BUILDING HUMAN CAPITAL
In my last column (February 2003) we spoke about how modern science and technology helps to build a people. What does this mean and exactly how does the process work?
Science is a very common word but few people know that it only stands for the Latin expression “to know”. So all that science means is that it is a constant, unrelenting search for truth. But if you choose to go down this path, it also requires that in the end you have to be honest, utterly honest with yourself at all times. It means that you become uncomfortable (to say the least) when you cheat the law or when you mislead others or even when you attempt to deceive yourself. This is more than just the individual conscience at work (similar to Gandhiji’s “the voice within”), it is the institutionalization of it. This kind of consciousness gradually permeates the entire nation. It helps to build the principled self-dignity of the people of a nation as nothing else can. It is the unseen policeman or policewoman in every one of us. In respect of corruption, it affects both the potential giver and the potential taker of a bribe. As a national backdrop, it is the perfect tool with which to fight corruption.
How about technology? Technology is the child of science. It is nothing but applied science. But technology also doesn’t just stop there. Technology transforms culture. Let’s say that when you first taught yourself to ride a scooter or drive a motorcar, you did so, like all the rest of us, with a certain amount of nervousness and trepidation. But once you learned how to do it, it gave a tremendous boost to your confidence. Now you said to yourself that if you could do this as well as anybody else, you could achieve anything you set your mind to. This is true whether we are speaking about a bicycle, a telephone, a camera, a television set, a mobile phone or any of the hundreds of pieces of technology, large and small, that surround us today. Technology builds self-esteem, spurs creativity and provides drive. If technology goes awry or if there is an excess of technology, science should be at hand to act as a control or governor.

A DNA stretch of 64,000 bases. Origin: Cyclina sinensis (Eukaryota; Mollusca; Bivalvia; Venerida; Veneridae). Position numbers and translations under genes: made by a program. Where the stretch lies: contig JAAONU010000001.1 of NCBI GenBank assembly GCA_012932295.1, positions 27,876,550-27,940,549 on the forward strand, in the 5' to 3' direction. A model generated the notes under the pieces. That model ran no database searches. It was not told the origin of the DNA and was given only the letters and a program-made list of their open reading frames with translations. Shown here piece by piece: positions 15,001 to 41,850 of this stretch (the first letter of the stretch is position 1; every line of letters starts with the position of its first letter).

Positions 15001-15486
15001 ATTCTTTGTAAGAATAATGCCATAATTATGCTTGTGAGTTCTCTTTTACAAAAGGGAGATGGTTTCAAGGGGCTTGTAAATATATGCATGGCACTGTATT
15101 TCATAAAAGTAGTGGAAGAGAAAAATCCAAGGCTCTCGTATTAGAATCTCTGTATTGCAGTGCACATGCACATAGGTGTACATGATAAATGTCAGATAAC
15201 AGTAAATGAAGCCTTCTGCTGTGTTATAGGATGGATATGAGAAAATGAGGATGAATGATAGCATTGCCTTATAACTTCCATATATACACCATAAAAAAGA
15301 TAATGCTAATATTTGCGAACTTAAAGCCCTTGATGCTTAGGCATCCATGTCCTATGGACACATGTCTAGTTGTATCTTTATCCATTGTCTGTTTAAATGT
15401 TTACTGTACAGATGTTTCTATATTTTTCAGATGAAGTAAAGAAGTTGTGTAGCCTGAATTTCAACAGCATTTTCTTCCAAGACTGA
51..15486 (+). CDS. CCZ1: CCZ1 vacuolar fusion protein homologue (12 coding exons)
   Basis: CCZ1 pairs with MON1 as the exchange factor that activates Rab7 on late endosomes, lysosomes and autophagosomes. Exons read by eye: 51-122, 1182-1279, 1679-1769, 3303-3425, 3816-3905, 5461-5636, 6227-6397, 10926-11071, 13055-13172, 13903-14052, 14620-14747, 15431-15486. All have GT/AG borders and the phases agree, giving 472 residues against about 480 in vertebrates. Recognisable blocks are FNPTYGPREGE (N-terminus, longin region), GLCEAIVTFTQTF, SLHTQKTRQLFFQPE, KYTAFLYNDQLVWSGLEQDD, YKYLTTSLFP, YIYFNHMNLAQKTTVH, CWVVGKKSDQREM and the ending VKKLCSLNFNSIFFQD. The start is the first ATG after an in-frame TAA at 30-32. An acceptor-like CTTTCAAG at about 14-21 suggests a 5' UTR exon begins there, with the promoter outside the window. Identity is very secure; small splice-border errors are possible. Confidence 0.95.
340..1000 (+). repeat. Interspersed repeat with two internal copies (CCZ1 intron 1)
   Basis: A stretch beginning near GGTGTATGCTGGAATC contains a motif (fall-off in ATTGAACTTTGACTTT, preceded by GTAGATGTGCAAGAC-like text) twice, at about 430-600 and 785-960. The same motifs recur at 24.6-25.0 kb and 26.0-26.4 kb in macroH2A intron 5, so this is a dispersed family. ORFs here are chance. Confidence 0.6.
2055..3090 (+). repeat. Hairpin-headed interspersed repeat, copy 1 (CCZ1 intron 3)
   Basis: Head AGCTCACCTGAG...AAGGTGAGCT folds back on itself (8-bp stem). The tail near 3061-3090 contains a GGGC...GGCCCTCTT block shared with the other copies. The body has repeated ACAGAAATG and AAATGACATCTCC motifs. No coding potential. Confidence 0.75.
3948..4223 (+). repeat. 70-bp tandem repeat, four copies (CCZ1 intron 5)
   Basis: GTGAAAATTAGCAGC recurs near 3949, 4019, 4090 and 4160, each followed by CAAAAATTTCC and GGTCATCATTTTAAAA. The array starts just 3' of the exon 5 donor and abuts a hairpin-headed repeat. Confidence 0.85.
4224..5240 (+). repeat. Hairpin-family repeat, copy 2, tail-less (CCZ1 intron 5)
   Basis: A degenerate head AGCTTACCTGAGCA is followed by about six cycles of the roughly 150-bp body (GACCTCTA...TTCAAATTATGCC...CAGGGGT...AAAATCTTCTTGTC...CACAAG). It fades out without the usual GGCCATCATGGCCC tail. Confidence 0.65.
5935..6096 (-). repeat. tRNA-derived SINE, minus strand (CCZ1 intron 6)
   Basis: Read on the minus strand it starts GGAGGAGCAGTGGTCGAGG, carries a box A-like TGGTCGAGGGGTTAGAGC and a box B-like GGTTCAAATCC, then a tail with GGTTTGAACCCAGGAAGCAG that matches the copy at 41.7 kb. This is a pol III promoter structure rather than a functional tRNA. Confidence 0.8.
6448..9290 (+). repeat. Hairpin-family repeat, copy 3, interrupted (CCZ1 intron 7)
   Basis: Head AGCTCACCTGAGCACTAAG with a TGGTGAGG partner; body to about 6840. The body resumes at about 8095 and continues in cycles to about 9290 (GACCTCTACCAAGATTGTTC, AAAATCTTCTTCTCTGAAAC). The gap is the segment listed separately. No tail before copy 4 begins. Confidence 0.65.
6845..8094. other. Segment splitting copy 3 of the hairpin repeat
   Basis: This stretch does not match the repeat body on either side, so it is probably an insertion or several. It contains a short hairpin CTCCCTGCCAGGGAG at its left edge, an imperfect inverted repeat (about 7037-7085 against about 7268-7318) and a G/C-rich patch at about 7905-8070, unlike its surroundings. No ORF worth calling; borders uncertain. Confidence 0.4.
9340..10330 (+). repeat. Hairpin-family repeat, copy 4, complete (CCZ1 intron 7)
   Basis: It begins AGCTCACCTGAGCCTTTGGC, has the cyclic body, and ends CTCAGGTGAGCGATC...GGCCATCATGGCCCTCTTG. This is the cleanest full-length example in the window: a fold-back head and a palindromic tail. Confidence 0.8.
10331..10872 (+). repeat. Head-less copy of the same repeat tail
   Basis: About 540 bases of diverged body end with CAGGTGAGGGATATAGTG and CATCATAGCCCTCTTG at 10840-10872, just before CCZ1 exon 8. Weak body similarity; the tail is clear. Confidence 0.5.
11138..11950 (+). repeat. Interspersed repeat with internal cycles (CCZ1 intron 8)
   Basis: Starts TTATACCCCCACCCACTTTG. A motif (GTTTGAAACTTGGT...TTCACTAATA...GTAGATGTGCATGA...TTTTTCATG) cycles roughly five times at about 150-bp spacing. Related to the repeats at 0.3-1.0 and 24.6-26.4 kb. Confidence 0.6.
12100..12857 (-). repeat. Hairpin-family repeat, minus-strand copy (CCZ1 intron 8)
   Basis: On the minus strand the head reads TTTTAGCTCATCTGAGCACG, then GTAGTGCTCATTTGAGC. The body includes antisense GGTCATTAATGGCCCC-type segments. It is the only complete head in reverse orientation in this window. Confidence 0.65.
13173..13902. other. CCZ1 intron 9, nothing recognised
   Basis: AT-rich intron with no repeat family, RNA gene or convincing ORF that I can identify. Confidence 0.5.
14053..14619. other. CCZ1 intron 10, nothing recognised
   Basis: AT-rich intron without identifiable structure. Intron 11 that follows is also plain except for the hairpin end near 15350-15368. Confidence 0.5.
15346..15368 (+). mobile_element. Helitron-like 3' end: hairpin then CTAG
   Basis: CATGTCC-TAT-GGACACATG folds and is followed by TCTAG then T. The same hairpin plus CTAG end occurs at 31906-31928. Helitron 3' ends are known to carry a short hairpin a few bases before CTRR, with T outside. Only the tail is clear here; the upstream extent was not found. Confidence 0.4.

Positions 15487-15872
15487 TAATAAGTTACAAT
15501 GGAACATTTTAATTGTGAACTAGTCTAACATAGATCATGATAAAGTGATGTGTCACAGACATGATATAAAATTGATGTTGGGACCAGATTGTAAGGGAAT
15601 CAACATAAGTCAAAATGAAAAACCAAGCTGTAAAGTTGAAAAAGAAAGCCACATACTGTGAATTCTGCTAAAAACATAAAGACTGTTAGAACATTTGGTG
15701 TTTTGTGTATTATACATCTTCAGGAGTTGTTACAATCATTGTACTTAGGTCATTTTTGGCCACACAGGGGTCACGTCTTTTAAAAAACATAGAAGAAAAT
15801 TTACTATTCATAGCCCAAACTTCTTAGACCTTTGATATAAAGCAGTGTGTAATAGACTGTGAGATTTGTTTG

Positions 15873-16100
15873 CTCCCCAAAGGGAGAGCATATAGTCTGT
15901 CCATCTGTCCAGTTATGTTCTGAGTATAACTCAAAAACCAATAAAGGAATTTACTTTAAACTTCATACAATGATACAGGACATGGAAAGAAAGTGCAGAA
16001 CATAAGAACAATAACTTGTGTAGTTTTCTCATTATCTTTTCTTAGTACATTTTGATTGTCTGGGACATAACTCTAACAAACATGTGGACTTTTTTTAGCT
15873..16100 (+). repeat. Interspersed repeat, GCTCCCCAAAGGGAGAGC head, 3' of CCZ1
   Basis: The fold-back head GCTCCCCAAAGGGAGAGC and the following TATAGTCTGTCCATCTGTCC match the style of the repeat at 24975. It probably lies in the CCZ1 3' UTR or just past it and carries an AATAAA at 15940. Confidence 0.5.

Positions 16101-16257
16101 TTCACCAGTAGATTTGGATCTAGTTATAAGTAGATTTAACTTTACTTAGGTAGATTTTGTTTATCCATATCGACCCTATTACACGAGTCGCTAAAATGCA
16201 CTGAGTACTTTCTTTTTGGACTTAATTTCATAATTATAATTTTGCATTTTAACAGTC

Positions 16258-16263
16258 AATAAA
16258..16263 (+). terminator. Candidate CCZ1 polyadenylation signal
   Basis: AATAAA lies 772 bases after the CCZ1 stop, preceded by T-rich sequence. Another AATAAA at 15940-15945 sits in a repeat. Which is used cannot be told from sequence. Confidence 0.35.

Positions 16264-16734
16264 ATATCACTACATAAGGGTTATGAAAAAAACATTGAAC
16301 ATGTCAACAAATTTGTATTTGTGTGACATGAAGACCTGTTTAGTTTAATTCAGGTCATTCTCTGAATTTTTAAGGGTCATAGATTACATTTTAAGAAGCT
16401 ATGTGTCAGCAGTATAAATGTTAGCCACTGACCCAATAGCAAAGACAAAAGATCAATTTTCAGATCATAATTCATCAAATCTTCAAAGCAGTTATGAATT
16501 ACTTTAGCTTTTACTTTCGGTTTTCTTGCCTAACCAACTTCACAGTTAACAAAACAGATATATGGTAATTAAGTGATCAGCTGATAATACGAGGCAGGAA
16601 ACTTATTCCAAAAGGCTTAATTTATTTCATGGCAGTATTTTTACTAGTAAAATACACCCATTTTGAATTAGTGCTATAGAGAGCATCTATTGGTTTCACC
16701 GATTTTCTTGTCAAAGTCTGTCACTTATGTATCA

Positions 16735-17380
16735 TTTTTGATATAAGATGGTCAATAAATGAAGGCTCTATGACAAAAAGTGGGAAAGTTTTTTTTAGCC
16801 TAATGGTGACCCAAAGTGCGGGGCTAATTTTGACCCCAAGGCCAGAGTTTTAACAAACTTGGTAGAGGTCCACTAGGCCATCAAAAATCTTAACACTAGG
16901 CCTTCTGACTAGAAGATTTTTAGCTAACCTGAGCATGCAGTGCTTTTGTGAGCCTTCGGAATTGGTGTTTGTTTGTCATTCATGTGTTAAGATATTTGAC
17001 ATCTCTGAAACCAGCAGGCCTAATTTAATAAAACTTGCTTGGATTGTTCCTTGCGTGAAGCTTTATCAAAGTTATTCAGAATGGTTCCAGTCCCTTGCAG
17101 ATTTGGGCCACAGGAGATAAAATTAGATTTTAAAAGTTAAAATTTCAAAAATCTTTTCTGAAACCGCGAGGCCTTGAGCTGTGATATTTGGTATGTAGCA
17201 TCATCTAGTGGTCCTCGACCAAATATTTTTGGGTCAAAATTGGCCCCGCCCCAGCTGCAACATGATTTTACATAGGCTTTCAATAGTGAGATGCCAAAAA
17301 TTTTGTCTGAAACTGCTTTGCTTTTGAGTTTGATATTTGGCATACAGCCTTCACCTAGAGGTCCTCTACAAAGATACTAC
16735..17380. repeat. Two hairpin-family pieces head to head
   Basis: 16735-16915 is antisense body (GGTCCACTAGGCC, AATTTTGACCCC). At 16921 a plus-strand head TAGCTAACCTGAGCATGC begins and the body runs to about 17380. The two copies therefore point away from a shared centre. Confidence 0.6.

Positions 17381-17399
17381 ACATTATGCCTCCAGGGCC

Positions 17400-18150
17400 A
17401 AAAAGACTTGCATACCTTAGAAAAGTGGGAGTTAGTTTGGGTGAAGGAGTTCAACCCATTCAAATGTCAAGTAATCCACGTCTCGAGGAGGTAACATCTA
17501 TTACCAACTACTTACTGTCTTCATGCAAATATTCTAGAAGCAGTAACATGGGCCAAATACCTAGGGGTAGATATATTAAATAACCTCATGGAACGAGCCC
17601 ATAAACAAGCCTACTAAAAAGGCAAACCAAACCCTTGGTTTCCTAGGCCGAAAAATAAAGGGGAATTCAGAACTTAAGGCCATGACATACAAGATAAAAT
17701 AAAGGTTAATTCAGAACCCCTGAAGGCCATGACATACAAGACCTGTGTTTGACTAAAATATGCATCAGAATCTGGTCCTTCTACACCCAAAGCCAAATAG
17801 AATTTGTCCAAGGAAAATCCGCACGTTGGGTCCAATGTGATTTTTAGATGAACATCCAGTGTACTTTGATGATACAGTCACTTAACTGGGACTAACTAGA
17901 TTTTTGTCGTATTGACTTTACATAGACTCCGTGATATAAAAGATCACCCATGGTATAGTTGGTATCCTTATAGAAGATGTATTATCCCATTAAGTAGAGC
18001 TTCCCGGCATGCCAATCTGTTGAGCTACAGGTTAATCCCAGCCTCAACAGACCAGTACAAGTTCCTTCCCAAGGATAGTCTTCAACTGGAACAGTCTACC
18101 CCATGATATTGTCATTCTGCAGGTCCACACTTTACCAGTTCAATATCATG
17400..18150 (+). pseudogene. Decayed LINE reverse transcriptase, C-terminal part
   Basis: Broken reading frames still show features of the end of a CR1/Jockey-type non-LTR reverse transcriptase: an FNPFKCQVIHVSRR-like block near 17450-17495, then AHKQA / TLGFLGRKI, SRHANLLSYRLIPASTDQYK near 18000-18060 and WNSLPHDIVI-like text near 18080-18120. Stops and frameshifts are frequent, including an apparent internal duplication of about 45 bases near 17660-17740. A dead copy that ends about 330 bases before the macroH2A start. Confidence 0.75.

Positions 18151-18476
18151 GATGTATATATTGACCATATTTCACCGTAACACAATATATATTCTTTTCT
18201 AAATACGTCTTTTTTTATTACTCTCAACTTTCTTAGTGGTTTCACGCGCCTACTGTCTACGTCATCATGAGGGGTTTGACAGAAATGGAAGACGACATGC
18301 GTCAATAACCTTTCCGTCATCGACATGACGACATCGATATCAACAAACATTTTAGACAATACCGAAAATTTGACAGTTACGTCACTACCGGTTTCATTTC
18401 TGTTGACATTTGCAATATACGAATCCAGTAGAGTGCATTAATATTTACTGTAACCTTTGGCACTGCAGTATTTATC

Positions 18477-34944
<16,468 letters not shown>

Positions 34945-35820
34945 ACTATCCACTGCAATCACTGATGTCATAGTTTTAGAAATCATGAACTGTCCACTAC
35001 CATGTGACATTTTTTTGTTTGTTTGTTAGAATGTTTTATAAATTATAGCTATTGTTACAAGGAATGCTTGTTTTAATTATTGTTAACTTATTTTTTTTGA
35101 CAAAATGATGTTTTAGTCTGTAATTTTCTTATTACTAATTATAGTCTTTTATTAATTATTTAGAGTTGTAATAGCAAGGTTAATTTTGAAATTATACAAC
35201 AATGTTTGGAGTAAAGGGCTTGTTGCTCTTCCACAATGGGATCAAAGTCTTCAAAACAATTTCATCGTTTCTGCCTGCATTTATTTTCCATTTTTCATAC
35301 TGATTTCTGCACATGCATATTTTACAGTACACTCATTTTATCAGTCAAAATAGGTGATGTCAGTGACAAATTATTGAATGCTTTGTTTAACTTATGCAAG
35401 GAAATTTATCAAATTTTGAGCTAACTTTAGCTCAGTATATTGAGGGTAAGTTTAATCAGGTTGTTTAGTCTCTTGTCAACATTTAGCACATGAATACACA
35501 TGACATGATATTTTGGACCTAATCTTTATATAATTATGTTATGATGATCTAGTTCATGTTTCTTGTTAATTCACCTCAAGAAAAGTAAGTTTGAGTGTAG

Modern science and technology acting together thus not only help to increase the production of goods in short supply (our first premise) but also work as a strong bulwark against corruption and a great preventative of corruption. We have looked at this matter in cross-section. Looked at in the collective, to quote Francis Fukuyama in his “The End of History and the Last Man”, this is how it appears:
“The logic of modern science can explain a great deal about our world : why we residents of developed democracies are office workers rather than peasants eking out a living on the land, why we are members of labour unions or professional organizations rather than tribes and clans, why we obey the authority of a bureaucratic superior rather than a priest, why we are literate and speak a common language.” And it also explains, might I venture to add, how nations can gradually but surely be rescued from corruption and at the same time carry within them a built-in antidote against temptation in the future.